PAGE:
The scars of colonialism and continued imperialism are all over The Forgiven, a film with lofty thematic ambitions. Between examining the gap between the westerners who vacation in Morocco and the locals who sell fossils to wealthy visitors and critiquing the frivolity with which these visitors live their lives, The Forgiven has a lot on its mind. This is not uncommon for writer and director John Michael McDonagh, often making challenging yet entertaining films that raise thoughts and critique modern society. The Forgiven is no exception, this time pairing him with the biggest stars he has worked with to date. Ralph Fiennes and Jessica Chastain play married couple David and Jo Henninger. They have flown to Morocco to visit their friends Richard (Matt Smith) and Dally Margolis (Caleb Landry Jones), who are throwing a big party in their vacation home in Anza. Between fighting and David’s drinking, the couple have a tumultuous journey – Anza is well off the beaten path in Morocco, requiring a long drive out to the house – that is compounded when they strike a young Moroccan boy with their car. Driss (Omar Ghazaoui) is killed, placed in the back of their car, and brought to Richard and Dally’s home where the group figure out how to proceed.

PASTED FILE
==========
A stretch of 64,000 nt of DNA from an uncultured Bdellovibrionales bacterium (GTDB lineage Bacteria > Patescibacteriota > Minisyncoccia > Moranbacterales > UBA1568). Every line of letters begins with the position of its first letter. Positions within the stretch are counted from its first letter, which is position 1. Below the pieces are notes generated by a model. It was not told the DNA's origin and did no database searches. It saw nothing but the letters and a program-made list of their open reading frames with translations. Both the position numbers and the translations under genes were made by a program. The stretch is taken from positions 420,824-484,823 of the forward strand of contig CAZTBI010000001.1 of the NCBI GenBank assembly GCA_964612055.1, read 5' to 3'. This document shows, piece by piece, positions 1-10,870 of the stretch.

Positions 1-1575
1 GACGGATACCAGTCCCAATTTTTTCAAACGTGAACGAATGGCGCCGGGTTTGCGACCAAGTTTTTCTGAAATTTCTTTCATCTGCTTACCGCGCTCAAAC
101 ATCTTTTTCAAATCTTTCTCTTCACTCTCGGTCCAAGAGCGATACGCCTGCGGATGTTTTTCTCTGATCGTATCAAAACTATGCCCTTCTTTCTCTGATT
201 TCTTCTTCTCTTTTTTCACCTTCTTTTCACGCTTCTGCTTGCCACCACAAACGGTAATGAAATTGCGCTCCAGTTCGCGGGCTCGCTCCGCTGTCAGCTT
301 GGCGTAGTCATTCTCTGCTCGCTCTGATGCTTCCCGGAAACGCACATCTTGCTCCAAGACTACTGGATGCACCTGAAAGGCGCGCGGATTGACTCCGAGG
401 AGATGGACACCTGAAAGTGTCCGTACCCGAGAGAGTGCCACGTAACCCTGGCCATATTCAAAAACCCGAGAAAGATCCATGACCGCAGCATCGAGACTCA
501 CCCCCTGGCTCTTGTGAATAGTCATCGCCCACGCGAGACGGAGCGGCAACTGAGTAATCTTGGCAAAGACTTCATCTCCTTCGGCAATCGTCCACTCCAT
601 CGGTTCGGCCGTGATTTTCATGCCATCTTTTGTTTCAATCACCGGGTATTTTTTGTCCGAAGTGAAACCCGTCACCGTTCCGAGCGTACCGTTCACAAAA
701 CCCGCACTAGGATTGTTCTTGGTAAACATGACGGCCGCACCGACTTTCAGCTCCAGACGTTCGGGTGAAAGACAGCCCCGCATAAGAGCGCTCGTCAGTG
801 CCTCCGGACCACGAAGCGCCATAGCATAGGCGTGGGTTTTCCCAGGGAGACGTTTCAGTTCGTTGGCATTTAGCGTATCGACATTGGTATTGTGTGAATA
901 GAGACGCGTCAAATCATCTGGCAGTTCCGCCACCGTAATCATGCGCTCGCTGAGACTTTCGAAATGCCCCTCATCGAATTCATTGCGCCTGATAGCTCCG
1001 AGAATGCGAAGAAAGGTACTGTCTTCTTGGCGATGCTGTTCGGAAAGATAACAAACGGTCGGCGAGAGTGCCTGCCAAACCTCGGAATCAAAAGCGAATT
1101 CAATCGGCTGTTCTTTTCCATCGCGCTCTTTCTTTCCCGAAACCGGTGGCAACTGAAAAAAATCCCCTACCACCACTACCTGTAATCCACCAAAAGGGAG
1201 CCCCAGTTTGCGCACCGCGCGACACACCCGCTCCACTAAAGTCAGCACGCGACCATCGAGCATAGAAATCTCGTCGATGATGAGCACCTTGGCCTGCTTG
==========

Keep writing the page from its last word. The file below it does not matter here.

The Forgiven is a bit of a balancing act. Between developing its characters, their flaws, and trying to showcase them working through or embracing those issues, discussing the impact of westerners in Morocco, the struggles of the locals, and showcasing the destructiveness of this upper-class western party lifestyle that pervades the vacation compound, The Forgiven has a breadth of ideas to explore thematically. Add in the tragic accident and the eventual arrival of Driss’ father Abdellah (Ismael Kanater) to bring his son’s body back with him, and a pseudo-road trip movie as David both accompanies the body and returns with Abdellah’s friend Anouar (Saïd Taghmaoui); The Forgiven’s elements are fighting for space. In casting such a wide net, the film loses some valuable nuance and subtlety. Instead, it treats it all as surface-level with crass and on-the-nose characters who help spell out exactly where McDonagh is trying to go. Some of it is on the characters being out-of-touch with reality and how exploitative they are, while the rest is the film itself being out-of-touch. Though, to its credit, The Forgiven tries to show these visitors as being in the wrong, subjugating the local Moroccans into servants at their outlandish parties, never calling them by their name, and speaking about the locals as equivalent to tricksters and savages, the film nonetheless spends so much time with these tourists that it ends up trying to redeem them in the end. After all, it is “The Forgiven”. By the time they meet eventual fates, the film loses sight of its already slim Moroccan empathy to play up the plight of the Henninger’s.